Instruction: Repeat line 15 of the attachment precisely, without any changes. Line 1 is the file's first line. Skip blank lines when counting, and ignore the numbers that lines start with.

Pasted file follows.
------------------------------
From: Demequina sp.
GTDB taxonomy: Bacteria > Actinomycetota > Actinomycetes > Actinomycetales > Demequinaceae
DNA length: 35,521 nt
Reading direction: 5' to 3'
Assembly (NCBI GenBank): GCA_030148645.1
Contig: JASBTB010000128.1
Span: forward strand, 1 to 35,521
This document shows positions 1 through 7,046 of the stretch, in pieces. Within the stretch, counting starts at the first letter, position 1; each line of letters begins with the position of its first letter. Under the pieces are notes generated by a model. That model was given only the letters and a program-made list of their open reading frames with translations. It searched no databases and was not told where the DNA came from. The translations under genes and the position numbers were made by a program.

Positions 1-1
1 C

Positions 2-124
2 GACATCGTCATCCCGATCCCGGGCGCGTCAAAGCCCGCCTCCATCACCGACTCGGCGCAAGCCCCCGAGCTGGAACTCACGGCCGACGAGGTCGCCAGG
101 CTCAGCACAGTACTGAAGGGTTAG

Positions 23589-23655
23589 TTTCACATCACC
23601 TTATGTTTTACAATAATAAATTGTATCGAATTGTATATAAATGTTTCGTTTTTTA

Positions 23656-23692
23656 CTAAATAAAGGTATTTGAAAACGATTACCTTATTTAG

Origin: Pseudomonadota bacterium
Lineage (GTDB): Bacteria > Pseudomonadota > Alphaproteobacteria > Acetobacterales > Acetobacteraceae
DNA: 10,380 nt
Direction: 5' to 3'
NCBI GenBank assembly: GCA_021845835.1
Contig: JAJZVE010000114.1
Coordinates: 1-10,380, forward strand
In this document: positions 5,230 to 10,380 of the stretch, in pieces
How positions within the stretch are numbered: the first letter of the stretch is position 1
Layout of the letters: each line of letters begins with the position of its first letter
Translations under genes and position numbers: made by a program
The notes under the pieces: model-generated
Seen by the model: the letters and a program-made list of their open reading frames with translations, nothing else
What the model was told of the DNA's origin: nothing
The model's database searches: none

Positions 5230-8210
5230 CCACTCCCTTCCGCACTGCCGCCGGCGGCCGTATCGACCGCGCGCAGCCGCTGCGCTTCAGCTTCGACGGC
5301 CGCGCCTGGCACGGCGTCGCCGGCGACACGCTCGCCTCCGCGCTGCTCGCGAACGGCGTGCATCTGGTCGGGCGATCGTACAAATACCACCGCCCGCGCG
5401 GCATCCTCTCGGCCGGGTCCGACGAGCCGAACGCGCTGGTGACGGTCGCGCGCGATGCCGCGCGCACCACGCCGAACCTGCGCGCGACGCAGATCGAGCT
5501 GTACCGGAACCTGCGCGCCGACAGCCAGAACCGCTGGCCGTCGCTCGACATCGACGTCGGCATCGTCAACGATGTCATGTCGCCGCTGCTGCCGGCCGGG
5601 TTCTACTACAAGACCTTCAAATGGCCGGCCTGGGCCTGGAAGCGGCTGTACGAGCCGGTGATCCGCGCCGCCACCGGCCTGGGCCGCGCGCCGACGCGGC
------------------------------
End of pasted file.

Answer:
23589 TTTCACATCACC